Rivers of Blood & Tears through South Asian Fiction

GVS collected a number of classics and popular books from across South Asia looking at the partition, consequences on those affected and how it changed lives for so many forever.

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Particular favourites for us were Khushwant Singh’s Train to Pakistan and Bapsi Sidwa’s Ice Candy Man. The man whose name must not be taken also features in this collection.

Toba Tek Singh

South Asian

Saadat Hasan Manto, Originally published: 1955

“Two or three years after the 1947 Partition, it occurred to the governments of India and Pakistan to exchange their lunatics in the same manner as they had exchanged their criminals. The Muslim lunatics in India were to be sent over to Pakistan and the Hindu and Sikh lunatics in Pakistani asylums were to be handed over to India.”

Train to Pakistan

South Asian

Khushwant Singh, Originally published: 1956

“The summer of 1947 was not like other Indian summers. Even the weather had a different feel in India that year. It was hotter than usual and drier and dustier. And the summer was longer. No one could remember when the monsoon had been so late. For weeks, the sparse clouds cast only shadows. There was no rain. People began to say that God was punishing them for their sins.”

Read more: Rivers of Blood and Tears through Movies

River of Fire

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Qurratulain Hyder, Originally published: 1959

“It was the first beerbahuti of the season that Gautam had seen. The prettiest of rain-insects, clothed in god’s own red velvet, the beerbahuti was called the Bride of Indra, Lord of the Clouds. This one was crawling upon a blade of grass. A gust of easterly wind brought it rolling down onto the sodden earth.”

Tamas

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Bhisham Sahni, Originally published: 1974

“A clay lamp stood flickering in the alcove. Its tiny flame drooped and again winked back into life. Two bricks had fallen from the wall where it joined the roof, making a hole in it. As the wind blew in through the hole the lamp would waver, casting lurid shadows on the wall. Then the little flame would straighten up on its own, sending up a thin column of soot.”

Read more: Book Review: Pakistan at Seventy

Basti

South Asian

Intizar Husain, Originally published: 1979

“When the world was still all new when the sky was fresh and the earth not yet soiled, when trees breathed through the centuries and ages spoke in the voices of birds, how astonished he was, looking all around, that everything was so new, and yet looked so old.”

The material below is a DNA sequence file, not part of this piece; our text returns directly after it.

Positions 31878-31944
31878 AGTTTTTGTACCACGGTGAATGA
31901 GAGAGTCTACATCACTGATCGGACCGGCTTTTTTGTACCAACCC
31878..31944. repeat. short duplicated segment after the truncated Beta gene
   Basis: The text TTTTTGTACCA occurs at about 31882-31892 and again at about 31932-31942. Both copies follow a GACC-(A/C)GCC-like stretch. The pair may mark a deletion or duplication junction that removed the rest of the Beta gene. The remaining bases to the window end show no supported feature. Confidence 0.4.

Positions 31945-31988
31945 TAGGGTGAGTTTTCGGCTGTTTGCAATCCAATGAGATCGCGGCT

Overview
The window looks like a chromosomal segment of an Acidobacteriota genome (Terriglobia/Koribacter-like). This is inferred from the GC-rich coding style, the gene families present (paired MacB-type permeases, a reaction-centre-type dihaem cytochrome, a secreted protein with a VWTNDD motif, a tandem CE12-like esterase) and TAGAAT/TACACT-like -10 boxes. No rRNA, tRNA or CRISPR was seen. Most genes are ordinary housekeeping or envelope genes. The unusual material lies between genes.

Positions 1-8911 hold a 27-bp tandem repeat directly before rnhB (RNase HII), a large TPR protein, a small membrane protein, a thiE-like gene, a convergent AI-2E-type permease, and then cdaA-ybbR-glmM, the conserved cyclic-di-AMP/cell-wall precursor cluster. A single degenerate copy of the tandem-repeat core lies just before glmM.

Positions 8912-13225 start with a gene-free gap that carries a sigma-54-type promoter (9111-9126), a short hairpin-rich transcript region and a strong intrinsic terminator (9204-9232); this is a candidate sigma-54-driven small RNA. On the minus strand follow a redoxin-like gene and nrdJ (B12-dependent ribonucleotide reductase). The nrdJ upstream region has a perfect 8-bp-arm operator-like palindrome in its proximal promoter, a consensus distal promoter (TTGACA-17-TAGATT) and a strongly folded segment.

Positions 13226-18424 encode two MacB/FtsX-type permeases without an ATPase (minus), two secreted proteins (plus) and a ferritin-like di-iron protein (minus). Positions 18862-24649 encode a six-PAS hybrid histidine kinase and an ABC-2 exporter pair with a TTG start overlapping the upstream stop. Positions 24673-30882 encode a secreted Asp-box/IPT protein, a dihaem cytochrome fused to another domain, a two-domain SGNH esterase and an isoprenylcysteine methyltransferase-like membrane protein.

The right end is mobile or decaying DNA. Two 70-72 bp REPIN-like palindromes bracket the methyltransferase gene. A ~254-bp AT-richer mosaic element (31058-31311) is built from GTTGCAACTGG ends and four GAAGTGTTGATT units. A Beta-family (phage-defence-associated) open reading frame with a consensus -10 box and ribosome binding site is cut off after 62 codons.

Midnight’s Children

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Salman Rushdie, Originally published: 1981

“I was born in the city of Bombay… once upon a time. No, that won’t do, there’s no getting away from the date: I was born in Doctor Narlikar’s Nursing Home on August 15th, 1947. And the time? The time matters, too.”

Ice-Candy Man/Cracking India

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Bapsi Sidhwa, Originally published: 1988

“My world is compressed. Warris Road, lined with rain gutters, lies between Queens Road and Jail Road: both wide, clean, orderly streets at the affluent fringes of Lahore. Rounding the right-hand corner of Warris Road and continuing on Jail Road is the hushed Salvation Army wall. Set high, at eight-foot intervals, are the wall’s dingy eyes.”

Read more: Mr. Jinnah’s Presidential Address to the Constituent Assembly of Pakistan, Aug 11, 1947

Savage Harvest: Stories of Partition

South Asian

Mohinder Singh Sarna, Originally published: 2013

“As he bent over the furnace stuffed with hard coal, Dina’s iron black body shone with the sheen of bronze; in fact he seemed to be moulded in bronze, resembling some statue of a healthy labourer.”

Midnight’s Furies: The Deadly Legacy of India’s Partition

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Nisid Hajari, Originally published: 2015

Ahead, the jeep’s Headlights picked out a lonely stretch of railroad track. The driver slowed, then, when still about a third of a mile away, pulled over and waited. All around wan stalks of wheat, shriveled by drought and rust, trembled in the hint of breeze.”

Read more: Jinnah: great film to watch for facts on Indo-Pak partition

The Night Diary

South Asian

Veera Hiranandani, Originally published: 2018

Dear Mama,

“I know you know what happened today at 6:00 a.m., twelve years ago. How could you not? It was the day we came and you left, but I don’t want to be sad today. I want to be happy and tell you everything.”

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